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67: maybe this shows he's fully assimilated. Can't expect him to know about stuff that happened thirty years ago in Abroad.


Posted by: ajay | Link to this comment | 06-15-14 1:40 PM
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Something about this post has made me depressed to the point of nausea. I don't know why -- it's not that it's surprising or anything that having seen this coming long, long, long in advance didn't get anyone anything or do any good. Just that the Iraq War is really over, and we're done, and it turned out exactly the way everyone with any sense thought it would, and that remembering history apparently isn't an exemption from having to repeat it.


Posted by: LizardBreath | Link to this comment | 06-16-14 2:53 PM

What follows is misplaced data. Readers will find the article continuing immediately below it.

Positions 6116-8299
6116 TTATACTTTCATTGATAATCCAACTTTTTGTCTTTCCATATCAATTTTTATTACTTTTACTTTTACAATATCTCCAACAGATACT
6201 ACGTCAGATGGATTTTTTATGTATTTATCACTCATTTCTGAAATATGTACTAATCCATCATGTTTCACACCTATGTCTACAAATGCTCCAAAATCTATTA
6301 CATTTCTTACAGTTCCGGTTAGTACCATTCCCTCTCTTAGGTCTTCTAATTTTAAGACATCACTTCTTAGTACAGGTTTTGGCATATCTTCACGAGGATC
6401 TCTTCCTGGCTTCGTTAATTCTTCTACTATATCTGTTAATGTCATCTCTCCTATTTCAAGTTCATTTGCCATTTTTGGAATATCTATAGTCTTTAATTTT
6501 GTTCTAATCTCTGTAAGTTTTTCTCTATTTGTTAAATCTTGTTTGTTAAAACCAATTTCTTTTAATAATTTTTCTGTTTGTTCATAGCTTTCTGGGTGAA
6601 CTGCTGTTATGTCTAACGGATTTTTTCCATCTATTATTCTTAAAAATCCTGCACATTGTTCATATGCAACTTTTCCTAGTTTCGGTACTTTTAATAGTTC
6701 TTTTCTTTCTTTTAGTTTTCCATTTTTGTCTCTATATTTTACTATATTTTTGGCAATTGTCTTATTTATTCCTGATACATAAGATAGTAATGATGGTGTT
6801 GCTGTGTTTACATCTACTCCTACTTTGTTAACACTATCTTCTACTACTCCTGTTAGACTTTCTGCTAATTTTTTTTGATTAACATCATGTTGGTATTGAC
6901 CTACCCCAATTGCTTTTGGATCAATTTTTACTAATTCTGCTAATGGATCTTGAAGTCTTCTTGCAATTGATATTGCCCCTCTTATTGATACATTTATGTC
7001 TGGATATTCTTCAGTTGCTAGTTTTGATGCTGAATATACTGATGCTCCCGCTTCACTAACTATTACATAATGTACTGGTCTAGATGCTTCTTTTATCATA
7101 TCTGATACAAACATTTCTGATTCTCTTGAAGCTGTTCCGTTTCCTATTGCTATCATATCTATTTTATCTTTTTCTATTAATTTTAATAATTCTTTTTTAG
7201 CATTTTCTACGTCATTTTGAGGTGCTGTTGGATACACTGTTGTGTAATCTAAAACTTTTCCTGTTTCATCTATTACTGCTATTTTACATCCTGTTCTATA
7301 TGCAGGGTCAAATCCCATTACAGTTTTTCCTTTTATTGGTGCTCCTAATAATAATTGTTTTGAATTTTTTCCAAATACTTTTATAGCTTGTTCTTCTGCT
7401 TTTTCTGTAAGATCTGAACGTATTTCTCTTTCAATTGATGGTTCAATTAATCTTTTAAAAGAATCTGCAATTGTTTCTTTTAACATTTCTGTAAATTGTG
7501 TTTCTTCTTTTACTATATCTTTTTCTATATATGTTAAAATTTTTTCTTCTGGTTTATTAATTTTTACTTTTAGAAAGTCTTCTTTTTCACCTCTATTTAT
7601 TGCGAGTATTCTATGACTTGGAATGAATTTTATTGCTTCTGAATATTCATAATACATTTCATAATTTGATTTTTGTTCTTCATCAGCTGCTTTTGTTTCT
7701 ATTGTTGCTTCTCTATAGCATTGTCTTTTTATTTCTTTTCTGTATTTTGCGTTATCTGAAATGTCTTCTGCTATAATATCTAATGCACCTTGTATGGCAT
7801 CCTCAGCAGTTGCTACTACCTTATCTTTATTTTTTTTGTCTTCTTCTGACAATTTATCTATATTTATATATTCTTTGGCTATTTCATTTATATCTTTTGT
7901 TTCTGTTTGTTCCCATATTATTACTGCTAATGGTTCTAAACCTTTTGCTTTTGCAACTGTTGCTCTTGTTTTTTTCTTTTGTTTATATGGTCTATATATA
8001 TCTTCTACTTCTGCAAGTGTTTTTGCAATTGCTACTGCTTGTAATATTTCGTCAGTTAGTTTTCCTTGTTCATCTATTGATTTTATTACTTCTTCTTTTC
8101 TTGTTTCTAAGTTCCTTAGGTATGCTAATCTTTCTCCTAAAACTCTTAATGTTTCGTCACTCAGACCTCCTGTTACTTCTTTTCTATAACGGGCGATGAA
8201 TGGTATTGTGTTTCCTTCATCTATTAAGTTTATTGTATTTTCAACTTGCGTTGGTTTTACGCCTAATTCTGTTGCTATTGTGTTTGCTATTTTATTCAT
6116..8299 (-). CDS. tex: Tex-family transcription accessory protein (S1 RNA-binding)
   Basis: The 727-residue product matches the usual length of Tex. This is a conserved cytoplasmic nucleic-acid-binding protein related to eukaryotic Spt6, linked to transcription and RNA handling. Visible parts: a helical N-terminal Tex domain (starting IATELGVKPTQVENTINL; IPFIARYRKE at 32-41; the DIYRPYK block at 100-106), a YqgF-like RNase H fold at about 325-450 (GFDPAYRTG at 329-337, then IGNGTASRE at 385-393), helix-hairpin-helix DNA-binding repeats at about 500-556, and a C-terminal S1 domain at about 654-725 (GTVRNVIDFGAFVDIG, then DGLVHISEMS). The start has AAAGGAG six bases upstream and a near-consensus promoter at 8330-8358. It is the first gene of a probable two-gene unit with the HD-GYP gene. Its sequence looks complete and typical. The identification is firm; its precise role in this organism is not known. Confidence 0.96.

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It's ok, LB, I don't think we actually have the tech to reanimate Saddam.


Posted by: ogged | Link to this comment | 06-16-14 2:55 PM
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Dick Cheney, on the other hand...


Posted by: ogged | Link to this comment | 06-16-14 2:56 PM
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It's something about how ISIS and the breakdown of Iraq proves we were right. As if winning an argument about whether the war was a good idea gets anyone anything or does any good at all in the world.


Posted by: LizardBreath | Link to this comment | 06-16-14 2:59 PM
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Does anyone here know, is ISIS supported by the Saudis or the Qataris? Which weapons are they fighting with, American, Russian, something else?

I would like to try to follow the money on their backers as much as possible.